I love retro gaming. I love older games for their nostalgic value, their groundbreaking features or graphics and gameplay; I also love newer games with that retro feel – something you can’t always describe, but know it’s different to its counterparts.
However, growing up and gaming as a child in the 90s meant I was reliant on my parents for new games. As such, I didn’t get that many nor did I play some of the most fondly-remembered games of that era, whereas adults probably would have. When I earned my own money through legitimate means, we were in the PlayStation 2 generation. And when I could properly feed my gaming habit, I owned a Wii, PS3 and a 360. So, while I love retro games, I never had the chance to check off a number of lauded releases.
That’s changed and I now have a very small collection of games I intend to play for the first time. This Retro Reflection feature will document that process.
Having seen Starwing as a child and shunning it 20 years ago, I’ve decided to give it a fair chance.
I’ve played Lylat Wars many times (and own it), and was obsessed with it on release. So, I’ve tried to treat Starwing exactly as it was: the pioneer.
Starwing actually has one my favourite intros to a game. The music is perfect, setting the tone of the game. It doesn’t hold back – the first thing you see is a couple of friendly ships being destroyed. The scene does remind me of the opening to Star Wars; a smaller ship being pursued by a much larger enemy.
While this is my first proper playthrough of Starwing, I had seen it before. I remember thinking as a child how cool it looked. Having been used to 2D platformers, this was mind-blowing. Considering the tech available at the time, it was impressive stuff for the SNES, but I find it extremely difficult to focus on the game. This is primarily down to resolution and the sheer number of things occurring on screen.
The difficulty in this game lies in perception. Because the 3D polygon graphics were somewhat limited (although brilliant at the time), it’s extremely hard to know where things are in relation to other objects. For instance, an enemy fires at you – it looks like you are safe. Then, out of nowhere, the bloody laser/ball of fiery mass hits you. Or, I will dodge one object and fly into something that was previously offscreen. It can be very frustrating – much like Jessica Alba’s no-nudity movie contracts (sigh).
Stating the obvious, Lylat Wars is a far clearer game in terms of overall picture clarity, which means I can’t blame a fuzzy picture for my lack of skill. With Starwing I can and very often do. But there’s something about its laudable attempt at 3D polygon graphics – I forgive it for its unwavering punishment, simply because it’s a damn good game.
I like that its not too linear, relatively speaking. Rather than complete one level, save and eventually progress to the end, there are actually three routes to the final showdown. Each route represents a different difficulty level and each also features unique levels. There are no save points. You simply pick a route and see how far you get, similar to my flirting technique.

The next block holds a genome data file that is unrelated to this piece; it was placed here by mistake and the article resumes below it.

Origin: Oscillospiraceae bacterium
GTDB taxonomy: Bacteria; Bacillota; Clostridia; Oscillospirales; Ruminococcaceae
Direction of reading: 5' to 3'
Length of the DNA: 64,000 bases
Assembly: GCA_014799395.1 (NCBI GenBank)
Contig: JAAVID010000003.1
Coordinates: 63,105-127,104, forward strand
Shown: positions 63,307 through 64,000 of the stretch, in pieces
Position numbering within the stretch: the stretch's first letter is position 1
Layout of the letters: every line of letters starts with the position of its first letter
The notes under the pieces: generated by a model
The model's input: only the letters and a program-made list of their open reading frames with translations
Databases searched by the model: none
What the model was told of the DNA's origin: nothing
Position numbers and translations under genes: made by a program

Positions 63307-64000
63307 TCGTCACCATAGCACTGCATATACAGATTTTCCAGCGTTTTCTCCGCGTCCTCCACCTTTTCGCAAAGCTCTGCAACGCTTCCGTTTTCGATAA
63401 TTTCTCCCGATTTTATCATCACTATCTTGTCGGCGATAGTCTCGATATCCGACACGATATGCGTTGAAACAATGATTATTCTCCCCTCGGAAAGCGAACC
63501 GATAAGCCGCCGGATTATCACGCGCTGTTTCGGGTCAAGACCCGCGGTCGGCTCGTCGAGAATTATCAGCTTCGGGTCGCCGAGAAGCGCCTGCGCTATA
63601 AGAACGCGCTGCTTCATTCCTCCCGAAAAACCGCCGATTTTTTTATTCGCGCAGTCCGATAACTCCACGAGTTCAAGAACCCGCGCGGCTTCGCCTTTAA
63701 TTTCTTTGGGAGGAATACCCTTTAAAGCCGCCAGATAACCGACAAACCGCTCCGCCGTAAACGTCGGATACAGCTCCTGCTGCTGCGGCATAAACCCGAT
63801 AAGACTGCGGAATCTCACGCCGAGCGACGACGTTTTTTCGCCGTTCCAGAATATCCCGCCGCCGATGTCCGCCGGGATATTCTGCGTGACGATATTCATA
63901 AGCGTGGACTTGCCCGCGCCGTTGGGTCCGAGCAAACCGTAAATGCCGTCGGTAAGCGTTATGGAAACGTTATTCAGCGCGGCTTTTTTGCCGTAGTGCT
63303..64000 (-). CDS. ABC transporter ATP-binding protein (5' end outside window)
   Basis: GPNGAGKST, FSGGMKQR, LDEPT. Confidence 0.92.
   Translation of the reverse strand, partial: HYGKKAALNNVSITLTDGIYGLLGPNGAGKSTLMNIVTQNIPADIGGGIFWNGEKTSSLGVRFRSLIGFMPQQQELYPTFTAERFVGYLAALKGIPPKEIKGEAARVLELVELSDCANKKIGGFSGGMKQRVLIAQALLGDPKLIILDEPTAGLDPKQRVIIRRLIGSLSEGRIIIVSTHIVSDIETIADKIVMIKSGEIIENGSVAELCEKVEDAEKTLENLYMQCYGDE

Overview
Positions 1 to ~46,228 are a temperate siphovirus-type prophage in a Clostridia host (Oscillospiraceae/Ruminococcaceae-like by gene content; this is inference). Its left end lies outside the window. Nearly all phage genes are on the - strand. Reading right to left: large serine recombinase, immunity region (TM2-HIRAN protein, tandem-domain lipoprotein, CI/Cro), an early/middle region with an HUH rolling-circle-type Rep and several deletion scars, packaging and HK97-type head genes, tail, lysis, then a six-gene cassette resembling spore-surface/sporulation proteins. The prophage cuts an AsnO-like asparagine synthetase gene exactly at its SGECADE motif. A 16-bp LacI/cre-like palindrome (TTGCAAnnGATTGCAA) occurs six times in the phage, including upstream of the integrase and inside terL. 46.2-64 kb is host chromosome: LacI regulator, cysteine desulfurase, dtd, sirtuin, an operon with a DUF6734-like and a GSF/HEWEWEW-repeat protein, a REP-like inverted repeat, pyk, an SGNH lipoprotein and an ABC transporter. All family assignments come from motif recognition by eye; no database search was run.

For me, that’s not very far… nor do I get very far on Starwing. If you survive a good chunk of the level unscathed, then you have a good chance. Once you start taking hits, it can very quickly go downhill (I’m talking about Starwing, not women). In a bid to avoid enemy fire, I often roll to the left or right. Invariably, what happens is I roll straight into a succession of objects, leaving Arwing-shaped holes in them, and the situation deteriorates rapidly. When I do complete a tougher level, half the time it feels like an accident and not through actual skill. Somehow, I’ve crashed my way through asteroids and enemies, and flown through enough rings to replenish my shield before firing like crazy at the big boss. It reminds me of a clip from the movie Battleship (don’t worry, I haven’t seen it; I hear it’s terrible). My boss fights go something like this.
At this point, I’ll admit I haven’t completed Starwing (boo, hiss). This is primarily down to it giving me sickness-inducing nausea after about 10 minutes of gameplay. I put this entirely down to my difficulty focusing on any part of the screen. In my defence, I have completed Lylat Wars, so I’ll scrape back and gather together some respectability from that.
All in all, I do love this game. It’s technically impressive, the sound is impeccable and it’s just plain fun to play. Despite it making me ill, I’ve thoroughly enjoyed discovering what I missed when I chose Mario and not Fox.
I’ll keep ploughing on and will attempt to complete the game. I guess you could all wish me “Good Luck”.